Brag about winners. Gurus tout their winners and forget their losers. Cramer didn’t mention the sensational performance of the two stocks he advised selling immediately, nor did he respond to my request for a comment. Yusko mentioned his one successful hedge fund, but not his failed hedge fund or two underperforming tactical allocation funds. Dent doesn’t mention his 0-2 record on investment funds or his past predictions on the Dow.

Forecast the past.Gurus often explain what happened in the past as if it was obvious (hindsight bias) and implying they profited from the advice. This gives credibility to forecasts of the future.

Give numbers or dates but never both. We can’t exactly say that Dent was wrong in 2009 when he forecasted Dow 3,800. Investors who followed that guidance missed out on one of the greatest bull markets in history, but he didn’t give a date when the Dow would plunge. Yusko at least did go out on a limb and make predictions over the next year.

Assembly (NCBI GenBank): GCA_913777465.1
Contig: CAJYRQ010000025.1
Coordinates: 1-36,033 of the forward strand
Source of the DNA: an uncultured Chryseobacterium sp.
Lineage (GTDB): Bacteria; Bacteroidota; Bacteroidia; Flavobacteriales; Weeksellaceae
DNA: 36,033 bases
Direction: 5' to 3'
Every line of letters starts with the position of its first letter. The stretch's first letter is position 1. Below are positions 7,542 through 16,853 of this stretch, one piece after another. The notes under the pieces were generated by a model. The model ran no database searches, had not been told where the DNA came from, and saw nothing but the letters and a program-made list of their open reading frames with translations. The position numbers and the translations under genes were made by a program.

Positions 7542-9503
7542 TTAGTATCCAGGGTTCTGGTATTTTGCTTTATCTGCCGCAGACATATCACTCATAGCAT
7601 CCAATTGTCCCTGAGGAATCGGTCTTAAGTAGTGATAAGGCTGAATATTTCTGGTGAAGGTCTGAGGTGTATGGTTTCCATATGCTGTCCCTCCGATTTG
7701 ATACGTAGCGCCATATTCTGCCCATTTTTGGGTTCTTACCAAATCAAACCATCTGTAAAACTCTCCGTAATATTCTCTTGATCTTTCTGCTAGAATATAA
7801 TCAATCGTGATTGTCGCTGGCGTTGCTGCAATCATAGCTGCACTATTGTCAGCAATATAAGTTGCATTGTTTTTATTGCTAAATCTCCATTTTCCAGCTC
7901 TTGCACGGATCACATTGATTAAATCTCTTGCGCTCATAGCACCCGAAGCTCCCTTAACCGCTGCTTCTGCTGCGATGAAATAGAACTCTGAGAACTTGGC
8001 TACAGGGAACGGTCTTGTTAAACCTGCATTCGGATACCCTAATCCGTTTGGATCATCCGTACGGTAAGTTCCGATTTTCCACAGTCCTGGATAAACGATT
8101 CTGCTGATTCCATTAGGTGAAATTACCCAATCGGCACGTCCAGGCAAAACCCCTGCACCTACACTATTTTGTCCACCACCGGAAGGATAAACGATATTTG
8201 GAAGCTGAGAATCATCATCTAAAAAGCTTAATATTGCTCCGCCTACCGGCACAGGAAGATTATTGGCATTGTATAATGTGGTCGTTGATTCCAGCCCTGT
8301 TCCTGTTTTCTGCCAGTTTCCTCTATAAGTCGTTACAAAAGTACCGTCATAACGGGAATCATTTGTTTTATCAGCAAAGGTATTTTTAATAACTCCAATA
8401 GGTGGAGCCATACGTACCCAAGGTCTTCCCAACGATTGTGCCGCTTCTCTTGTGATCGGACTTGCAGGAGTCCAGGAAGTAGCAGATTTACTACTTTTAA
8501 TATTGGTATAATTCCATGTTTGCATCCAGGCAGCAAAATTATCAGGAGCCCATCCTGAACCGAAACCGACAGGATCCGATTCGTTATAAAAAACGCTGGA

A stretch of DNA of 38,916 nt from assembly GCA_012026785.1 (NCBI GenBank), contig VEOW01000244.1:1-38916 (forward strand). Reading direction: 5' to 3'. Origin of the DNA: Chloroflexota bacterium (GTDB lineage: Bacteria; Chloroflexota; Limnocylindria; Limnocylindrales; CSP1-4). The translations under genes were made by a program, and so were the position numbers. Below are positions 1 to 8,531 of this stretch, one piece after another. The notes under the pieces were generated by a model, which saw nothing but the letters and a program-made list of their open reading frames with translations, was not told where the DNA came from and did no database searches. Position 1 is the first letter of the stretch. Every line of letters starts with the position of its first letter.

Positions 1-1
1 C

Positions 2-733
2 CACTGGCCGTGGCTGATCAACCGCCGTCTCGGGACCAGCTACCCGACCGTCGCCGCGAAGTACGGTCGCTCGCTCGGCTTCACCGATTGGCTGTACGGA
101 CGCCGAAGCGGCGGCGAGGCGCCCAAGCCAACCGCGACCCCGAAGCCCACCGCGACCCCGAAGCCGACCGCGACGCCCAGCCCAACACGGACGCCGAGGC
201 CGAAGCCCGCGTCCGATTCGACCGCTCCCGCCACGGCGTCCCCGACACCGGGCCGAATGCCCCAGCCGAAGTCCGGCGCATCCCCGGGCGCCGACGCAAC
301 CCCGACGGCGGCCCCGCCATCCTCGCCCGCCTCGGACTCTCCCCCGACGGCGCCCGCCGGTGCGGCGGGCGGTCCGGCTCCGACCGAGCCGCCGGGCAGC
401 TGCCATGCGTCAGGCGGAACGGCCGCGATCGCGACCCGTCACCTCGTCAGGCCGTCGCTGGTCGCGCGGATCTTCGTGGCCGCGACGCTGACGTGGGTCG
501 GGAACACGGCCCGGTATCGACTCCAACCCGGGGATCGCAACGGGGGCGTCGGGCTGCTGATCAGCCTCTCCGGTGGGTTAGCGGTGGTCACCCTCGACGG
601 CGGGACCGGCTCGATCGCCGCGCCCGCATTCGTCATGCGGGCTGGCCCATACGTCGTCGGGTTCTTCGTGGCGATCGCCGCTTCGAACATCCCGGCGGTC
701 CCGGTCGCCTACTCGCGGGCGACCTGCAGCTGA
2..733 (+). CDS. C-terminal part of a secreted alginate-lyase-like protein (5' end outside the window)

Tell followers they’re beating the market. Every guru seems to brag about his track record but gives no overall detail.


We all want to know the future and seemingly are so driven by this desire that we suspend common sense and even five minutes of due diligence before some of us bet our clients’ money into these forecasts.

In my view, prophets exhibiting the traits previously discussed are using tactics to get your emotional buy-in. But emotions are typically a very bad way to invest. The Internet makes simple due diligence easy, and skipping this step is likely to be at your client’s peril. If you find major costly forecasts or awful performance, ask yourself why the prophet didn’t mention the failure? Shouldn’t that break a bond of trust?

These prophets are far more likely to profit than your clients, so if you proceed, use extreme caution. Danger may lie ahead.

This article was originally published at

The views and opinions expressed herein are the views and opinions of the author and do not necessarily reflect those of Nasdaq, Inc.

© 2016 SourceMedia, Inc. All rights reserved. Content originally published in On Wall Street. No further distribution, reuse, or republication permitted without the written consent of SourceMedia Inc. For more from On Wall Street, go to:

The views and opinions expressed herein are the views and opinions of the author and do not necessarily reflect those of Nasdaq, Inc.